Sermon: Proper 19 RCL A – “Beloved”

The complete service can be found here.



The only time I’ve really ever thought about suing someone was because they were being a complete and total jerk. I just think if you’re going to act like that, you should be treated like that. However, there are some who are very creative in their search for suing and the easy dollar.

You’ve probably heard of the energy drink “Red Bull.” Their original ad campaign was pretty clever, “Red Bull gives you wings.” Well, some smart fella discovered that Red Bull actually does not give you wings, literally or figuratively, so he sued. Red Bull settled out of court for $640,000.

Or take the judge who lived in the Washington D.C. area. He took his pants to the dry cleaners, but when he came to pick them up, they weren’t there. Turns out that the dry cleaners has multiple locations and the pants had been delivered to the wrong one. The pants were found and presented to the judge; however, he claims the pants were not his and stating that dry cleaners promoted “satisfaction guaranteed,” he sued them for damages. What did he decide that his pants and time were worth? $67 million. Given the fact that this man was a judge in D.C. should have told us something about his character, but he is also one that I would sue for “being a jerk.”

I don’t really know what it is about some folks who feel the need to sue every time someone sneezes in their direction, but it seems there is no end to it. I would say that there are some cases that are truly legitimate, but others not so much. These are surely for the easy money, but I also think these are oftentimes about being right or a “legal” vindictiveness.

In our Gospel reading last week, Jesus said, “If another member of the church sins against you, go and point out the fault when the two of you are alone. If the member listens to you, you have regained that one. But if you are not listened to, take one or two others along with you, so that every word may be confirmed by the evidence of two or three witnesses. If the member refuses to listen to them, tell it to the church; and if the offender refuses to listen even to the church, let such a one be to you as a Gentile and a tax collector.”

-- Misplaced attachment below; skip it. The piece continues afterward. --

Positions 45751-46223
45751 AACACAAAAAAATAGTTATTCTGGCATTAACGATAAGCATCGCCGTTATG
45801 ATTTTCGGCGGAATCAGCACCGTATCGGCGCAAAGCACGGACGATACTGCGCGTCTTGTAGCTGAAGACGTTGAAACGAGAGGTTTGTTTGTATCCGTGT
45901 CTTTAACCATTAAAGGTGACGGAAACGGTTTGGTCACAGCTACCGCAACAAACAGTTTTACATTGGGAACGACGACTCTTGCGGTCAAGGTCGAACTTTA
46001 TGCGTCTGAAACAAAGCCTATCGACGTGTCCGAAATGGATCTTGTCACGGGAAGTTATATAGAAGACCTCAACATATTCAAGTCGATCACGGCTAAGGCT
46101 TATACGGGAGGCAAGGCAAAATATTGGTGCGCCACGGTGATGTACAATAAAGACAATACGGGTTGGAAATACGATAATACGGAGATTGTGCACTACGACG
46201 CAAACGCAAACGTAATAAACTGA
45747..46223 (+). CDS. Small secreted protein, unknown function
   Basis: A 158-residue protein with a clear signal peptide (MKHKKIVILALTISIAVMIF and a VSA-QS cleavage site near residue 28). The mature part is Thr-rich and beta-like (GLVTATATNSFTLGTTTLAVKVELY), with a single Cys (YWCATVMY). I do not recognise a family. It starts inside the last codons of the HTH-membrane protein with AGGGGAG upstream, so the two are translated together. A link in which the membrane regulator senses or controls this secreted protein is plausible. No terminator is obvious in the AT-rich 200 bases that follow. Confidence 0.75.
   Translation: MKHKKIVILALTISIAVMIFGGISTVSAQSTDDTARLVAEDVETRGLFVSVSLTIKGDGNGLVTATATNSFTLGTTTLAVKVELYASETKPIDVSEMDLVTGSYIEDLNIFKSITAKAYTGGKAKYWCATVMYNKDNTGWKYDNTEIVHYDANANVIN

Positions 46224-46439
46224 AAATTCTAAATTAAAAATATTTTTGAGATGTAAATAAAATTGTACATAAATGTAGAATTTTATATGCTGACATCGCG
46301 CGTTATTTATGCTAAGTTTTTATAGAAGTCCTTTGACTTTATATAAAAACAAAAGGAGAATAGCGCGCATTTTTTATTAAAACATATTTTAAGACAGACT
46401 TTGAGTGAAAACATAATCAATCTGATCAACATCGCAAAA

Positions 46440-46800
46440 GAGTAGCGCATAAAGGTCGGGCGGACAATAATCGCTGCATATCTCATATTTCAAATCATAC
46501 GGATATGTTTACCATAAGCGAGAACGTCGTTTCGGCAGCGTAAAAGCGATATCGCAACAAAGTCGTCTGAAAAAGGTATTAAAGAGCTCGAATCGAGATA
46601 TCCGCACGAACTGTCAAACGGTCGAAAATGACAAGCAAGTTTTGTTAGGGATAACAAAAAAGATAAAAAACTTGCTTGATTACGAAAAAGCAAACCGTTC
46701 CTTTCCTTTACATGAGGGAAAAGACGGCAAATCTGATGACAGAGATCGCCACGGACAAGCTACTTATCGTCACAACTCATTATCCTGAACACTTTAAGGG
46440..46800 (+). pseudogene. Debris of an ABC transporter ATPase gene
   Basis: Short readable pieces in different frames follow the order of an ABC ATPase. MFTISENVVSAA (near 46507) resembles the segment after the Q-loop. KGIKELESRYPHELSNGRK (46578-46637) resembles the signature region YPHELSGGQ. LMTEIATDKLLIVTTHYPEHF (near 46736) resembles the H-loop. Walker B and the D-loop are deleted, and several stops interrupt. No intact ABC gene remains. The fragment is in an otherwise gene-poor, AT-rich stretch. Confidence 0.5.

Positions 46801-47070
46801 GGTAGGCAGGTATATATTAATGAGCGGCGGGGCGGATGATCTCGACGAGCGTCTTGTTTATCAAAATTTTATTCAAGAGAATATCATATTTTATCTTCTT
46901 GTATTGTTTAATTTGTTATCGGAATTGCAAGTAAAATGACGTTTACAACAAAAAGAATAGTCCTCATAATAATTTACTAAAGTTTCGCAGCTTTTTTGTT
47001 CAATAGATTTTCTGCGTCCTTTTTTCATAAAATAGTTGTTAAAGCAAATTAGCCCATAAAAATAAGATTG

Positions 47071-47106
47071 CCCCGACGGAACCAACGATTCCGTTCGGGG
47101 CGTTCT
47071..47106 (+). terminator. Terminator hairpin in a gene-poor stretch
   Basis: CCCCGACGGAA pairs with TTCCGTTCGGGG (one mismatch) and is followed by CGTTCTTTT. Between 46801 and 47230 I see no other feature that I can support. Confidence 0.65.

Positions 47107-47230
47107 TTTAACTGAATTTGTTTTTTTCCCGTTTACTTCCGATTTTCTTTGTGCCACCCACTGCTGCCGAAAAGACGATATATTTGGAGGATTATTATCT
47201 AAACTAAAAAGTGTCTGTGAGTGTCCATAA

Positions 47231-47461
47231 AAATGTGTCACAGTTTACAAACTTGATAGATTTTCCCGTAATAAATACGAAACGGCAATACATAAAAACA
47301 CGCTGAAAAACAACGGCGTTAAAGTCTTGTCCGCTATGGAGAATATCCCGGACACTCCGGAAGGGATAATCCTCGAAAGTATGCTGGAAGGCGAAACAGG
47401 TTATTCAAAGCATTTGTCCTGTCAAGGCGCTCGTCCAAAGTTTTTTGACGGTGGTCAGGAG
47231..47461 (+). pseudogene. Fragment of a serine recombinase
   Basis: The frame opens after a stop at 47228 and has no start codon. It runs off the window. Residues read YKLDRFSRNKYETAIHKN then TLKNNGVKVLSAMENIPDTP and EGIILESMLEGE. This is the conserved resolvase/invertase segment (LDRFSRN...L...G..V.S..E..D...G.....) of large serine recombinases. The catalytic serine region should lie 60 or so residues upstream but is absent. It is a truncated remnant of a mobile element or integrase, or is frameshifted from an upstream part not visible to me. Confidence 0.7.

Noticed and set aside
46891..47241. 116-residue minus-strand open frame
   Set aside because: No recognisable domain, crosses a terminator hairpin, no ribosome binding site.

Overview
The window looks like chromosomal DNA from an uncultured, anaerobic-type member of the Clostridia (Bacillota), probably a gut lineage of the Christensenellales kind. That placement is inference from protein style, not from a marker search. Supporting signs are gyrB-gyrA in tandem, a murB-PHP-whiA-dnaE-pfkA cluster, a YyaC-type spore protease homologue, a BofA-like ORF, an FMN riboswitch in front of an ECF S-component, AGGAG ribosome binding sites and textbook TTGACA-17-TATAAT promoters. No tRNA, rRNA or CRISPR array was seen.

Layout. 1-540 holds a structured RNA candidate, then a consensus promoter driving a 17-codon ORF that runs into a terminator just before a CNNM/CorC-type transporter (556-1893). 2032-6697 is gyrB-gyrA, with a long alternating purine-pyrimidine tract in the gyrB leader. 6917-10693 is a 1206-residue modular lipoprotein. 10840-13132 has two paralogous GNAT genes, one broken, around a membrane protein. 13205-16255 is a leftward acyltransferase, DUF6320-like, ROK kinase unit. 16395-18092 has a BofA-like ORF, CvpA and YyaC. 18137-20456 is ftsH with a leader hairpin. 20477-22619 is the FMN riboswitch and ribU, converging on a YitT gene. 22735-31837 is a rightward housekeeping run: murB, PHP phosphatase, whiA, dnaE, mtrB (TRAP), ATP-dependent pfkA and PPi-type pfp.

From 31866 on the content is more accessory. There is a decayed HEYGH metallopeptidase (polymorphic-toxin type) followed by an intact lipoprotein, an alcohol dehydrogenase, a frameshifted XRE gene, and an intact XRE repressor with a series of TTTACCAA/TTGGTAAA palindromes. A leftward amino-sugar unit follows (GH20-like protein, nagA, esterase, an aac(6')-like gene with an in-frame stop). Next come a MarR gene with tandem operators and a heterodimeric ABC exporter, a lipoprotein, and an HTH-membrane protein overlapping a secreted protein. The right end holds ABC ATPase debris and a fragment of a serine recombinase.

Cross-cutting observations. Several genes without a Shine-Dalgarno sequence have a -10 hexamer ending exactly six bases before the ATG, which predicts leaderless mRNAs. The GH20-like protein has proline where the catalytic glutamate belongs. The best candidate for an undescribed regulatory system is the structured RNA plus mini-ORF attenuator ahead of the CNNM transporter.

When someone sins against us, there can be times in our need to be right or simply out of vindictiveness, that we want to or even will skip those first two steps and go directly to “telling the church” or just expelling them all together. In these cases, telling the church isn’t really about an attempt at reconciliation or to bring someone back into the fold. No. It’s about gossip and it’s about getting people on our side. A judging in the court of public opinion. Get enough people to side with you and regardless if you’re right or wrong, you win. Again, it never was about reconciliation, it was vindictive. Getting even with them for what you perceived they did to you. Jesus provides us a roadmap on how to seek and hopefully find reconciliation, but this passage from last week was not the end of Jesus’ teachings on reconciliation, because this week, he dials it up.

Immediately after saying these things, Peter asked, “Lord, if another member of the church sins against me, how often should I forgive? As many as seven times?” Peter is wanting to do the math and Jesus response is a formula that goes beyond our understanding. “Not seven times, but, I tell you, seventy-seven times.” That can also be translated, “Not seven times, but, I tell you, seventy times seven.” The number of times we are to forgive is inexhaustible. Seriously? Now, not only can’t we be vindictive, but we have to forgive them, time and time again. This is all that turn the other cheek business and it is so annoying. It is much more fun to get even. Isn’t it? We can plot, scheme, imagine…. “Oh, if they do this, then I’ll do that. If they say this, then I’ll say that. I’ll stick it to ‘em good.” Isn’t that far more entertaining than just forgiving them? Anger. Vindictiveness. These things are exhausting. In addition, you are allowing someone else’s sin, something they did against you, to cause you to sin through your own anger.